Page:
Herbs and Spices ayurveda

Why Everyone Should See an Ayurvedic Doctor

Herbs and Spices

By Angelica Olstad

When it comes to my health I can be a little inconsistent. I’m a yoga teacher so it goes without saying that I am mindful of my well-being. However, I’m also a yoga teacher who occasionally eats cheeseburgers, drinks whiskey, and indulges in lattes, cappuccinos and sweet treats. On the flip side, I drink my fair share of green juices, eat daily salads , and while working at coffee shops, really do try to limit the amount of bagels/pastries I consumed on a regular basis. I know though, at the end of the day my packed schedule makes it difficult to stay consistent with a regular health regimen. With all the conflicting health trends out there (paleo, gluten free, etc.) it’s hard to know which dietary advice to take to heart. After taking stock of my inconsistent regimen, I decided to seek a healthy eating style that could be tailored for my specific needs and for the requirements of my body type. Enter, Ayurveda. I first learned about Ayurveda during yoga teacher training and decided to dig deeper to see how Ayurveda could help me live a healthier lifestyle.

When looking for information about Ayurveda, one can easily find books, online quizzes, and boutique spas that offer Ayurvedic-inspired services, but I was having a hard time finding information or a practitioner that felt authentic, genuine, and grounded in history and practice. After months of asking around, I was referred to Vaidya Chauhun. Vaidya is the name of a doctor who specializes in Ayurvedic medicine. Vaidya Chauhun has more than 30 years of experience and comes from a long line of Ayurvedic practitioners. He is a published author of over 90 books and founded the Ayur Research Foundation in India. I knew that this was someone who would understand the practice of Ayurveda well. Ayurveda is a system of Hindu traditional medicine that focuses on a person’s doshas – our inherent genetic and emotional composition. The doshas are signified by different elements, vata (wind), pitta (fire), and kapha (water). Each dosha has certain characteristics. Kaphas are generally heavier set, rooted and tend to be down to earth. Vatas tend to be thin in build with light appetites and a mind that shifts quickly. Pittas are fiery, possess strong builds, and have quick moving habits. Ideally all doshas can be balanced and brought to equilibrium through a consistent regimen, composed for each individual, of hygienic practices, diet, and exercise.

When I first met Vaidya Chauhun, I walked into a small, bare, white room where he was waiting for me. No thrills, no frills, just the vaidya and his assistant who took notes and helped with some translation and my examination. He listened to my pulse, looked at my eyes, and checked my tongue. First thing he said to me was: “You need to drink more water and breathe more air. Water is the essence of everything and prana, air, is the entryway to all health. You will need to stop drinking coffee as much as well, it dehydrates you”. My heart sank a little bit on that one. He also told me that I have low hemoglobin and a vitamin D deficiency. The vaidya then told me specific foods to eat that would help correct these conditions and improve my overall health. According to the vaidya my dosha type is Pitta so I need calming, cool foods such as fresh vegetables and more protein. He suggested roasted fish and chicken for breakfast, sprouts, tofu, poppy seeds, homemade almond milk, chia seeds, bananas, quinoa, barley, and a glass of orange juice every day. Foods to avoid were the usual culprits of hard alcohol, baked goods, and processed sugar. Surprisingly, kiwis and pineapple were also foods to avoid- two fruits I eat because of their health benefits. He also told me that I need to do a dry oil rub everyday, morning and night to help circulate the lymphatic system and assist with tight muscles (something I do have a problem with). For my vitamin D deficiency he suggested that I sunbathe before 1 p.m. He told me that I need to work on my anxiety and prescribed alternate nostril breathing once a day in addition to lukewarm water with lemon twice a day. He also prescribed a variety of herbs to help with my new and improved health regimen. And his special tip for when I was feeling really anxious? Comb my hair. He said it would make me feel better.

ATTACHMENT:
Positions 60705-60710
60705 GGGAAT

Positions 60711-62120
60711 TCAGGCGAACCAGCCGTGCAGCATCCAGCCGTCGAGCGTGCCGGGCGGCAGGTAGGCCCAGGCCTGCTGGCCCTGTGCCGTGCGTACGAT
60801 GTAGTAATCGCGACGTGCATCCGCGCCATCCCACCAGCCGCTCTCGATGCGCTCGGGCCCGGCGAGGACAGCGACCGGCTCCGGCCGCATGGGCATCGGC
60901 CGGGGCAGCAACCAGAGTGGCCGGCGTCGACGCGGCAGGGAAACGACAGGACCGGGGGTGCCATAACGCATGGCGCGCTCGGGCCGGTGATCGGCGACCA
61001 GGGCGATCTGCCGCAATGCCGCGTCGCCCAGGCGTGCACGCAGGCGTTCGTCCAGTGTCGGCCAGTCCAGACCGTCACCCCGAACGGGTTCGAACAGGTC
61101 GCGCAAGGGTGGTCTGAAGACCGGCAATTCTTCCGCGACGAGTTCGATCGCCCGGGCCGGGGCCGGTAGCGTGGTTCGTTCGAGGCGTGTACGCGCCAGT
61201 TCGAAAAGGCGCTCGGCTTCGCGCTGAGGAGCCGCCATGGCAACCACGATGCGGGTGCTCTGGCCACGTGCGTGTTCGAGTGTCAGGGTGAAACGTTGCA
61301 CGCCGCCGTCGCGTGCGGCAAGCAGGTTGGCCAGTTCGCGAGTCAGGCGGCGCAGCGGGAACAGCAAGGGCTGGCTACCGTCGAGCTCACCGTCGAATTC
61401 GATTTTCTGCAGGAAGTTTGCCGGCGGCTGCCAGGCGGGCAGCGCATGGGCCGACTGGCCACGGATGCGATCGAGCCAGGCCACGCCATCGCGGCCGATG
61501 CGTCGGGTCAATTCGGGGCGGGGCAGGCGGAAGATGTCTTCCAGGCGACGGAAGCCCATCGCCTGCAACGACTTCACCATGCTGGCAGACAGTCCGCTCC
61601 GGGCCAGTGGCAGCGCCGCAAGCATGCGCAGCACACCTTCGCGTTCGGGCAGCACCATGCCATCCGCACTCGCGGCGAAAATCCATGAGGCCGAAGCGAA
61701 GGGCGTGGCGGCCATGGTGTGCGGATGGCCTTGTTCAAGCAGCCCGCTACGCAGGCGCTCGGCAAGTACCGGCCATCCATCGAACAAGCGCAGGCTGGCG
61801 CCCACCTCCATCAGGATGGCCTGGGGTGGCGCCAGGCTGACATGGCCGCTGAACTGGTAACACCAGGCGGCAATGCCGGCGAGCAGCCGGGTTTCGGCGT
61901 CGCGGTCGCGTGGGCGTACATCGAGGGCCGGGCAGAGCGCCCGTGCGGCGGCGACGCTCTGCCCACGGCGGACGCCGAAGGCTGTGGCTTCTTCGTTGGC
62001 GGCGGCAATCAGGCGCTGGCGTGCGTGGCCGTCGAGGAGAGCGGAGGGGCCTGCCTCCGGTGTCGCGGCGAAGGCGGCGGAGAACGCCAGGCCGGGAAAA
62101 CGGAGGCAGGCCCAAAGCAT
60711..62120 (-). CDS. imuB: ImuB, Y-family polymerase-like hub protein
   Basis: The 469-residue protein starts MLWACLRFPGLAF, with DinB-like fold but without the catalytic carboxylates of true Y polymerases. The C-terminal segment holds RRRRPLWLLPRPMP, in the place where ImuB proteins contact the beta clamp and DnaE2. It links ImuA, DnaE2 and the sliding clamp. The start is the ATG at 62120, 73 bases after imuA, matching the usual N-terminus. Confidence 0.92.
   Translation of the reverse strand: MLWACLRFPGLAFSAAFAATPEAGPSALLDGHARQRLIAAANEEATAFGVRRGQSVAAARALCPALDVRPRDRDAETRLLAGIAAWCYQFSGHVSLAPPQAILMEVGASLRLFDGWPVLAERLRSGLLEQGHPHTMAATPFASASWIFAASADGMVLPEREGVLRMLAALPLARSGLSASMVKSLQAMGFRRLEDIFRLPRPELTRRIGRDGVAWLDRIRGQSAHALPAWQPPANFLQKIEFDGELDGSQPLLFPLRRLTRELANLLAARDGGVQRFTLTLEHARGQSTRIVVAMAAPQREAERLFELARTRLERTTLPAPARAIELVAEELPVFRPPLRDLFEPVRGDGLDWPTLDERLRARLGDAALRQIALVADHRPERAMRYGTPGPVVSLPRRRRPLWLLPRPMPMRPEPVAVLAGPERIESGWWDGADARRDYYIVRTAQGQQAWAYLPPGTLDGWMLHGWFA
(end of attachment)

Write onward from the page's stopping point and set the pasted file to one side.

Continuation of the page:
So how has my life changed since my visit to the vaidya? Two months later I am still drinking coffee and eating the occasional baked pastry, but it’s admittedly significantly less than before. I still have a hectic lifestyle, but when I am out grabbing a quick bite on the go I make small tweaks to my normal purchases. I get a dish with tofu, I buy a side of quinoa or veggies, or instead of buying a cup of coffee for an energy blast, I’ll buy a fresh squeezed orange juice at a local deli instead. Have I followed all of the vaidya’s suggestions perfectly? No, but since my visit I’ve been able to make more informed decisions about my health and dietary choices, and I have gained invaluable insight on addressing certain health needs through diet, nutrition and self care. There’s also something so healing about following a health regimen that is designed specifically for you.I feel that I now have a guidebook on the kind of lifestyle that works for me and with some time I will meet my goals for creating a healthier routine. To learn more about Vaidya Chauhun visit his website at www.rasayurveda.com/ayurveda-nyc.


Angelica Olstad is an assistant editor for The Culture-ist. In addition she is also a yogi, musician, and traveler living in Brooklyn, New York and is a regular contributor for MindBodyGreen. Follow: @yogipianist

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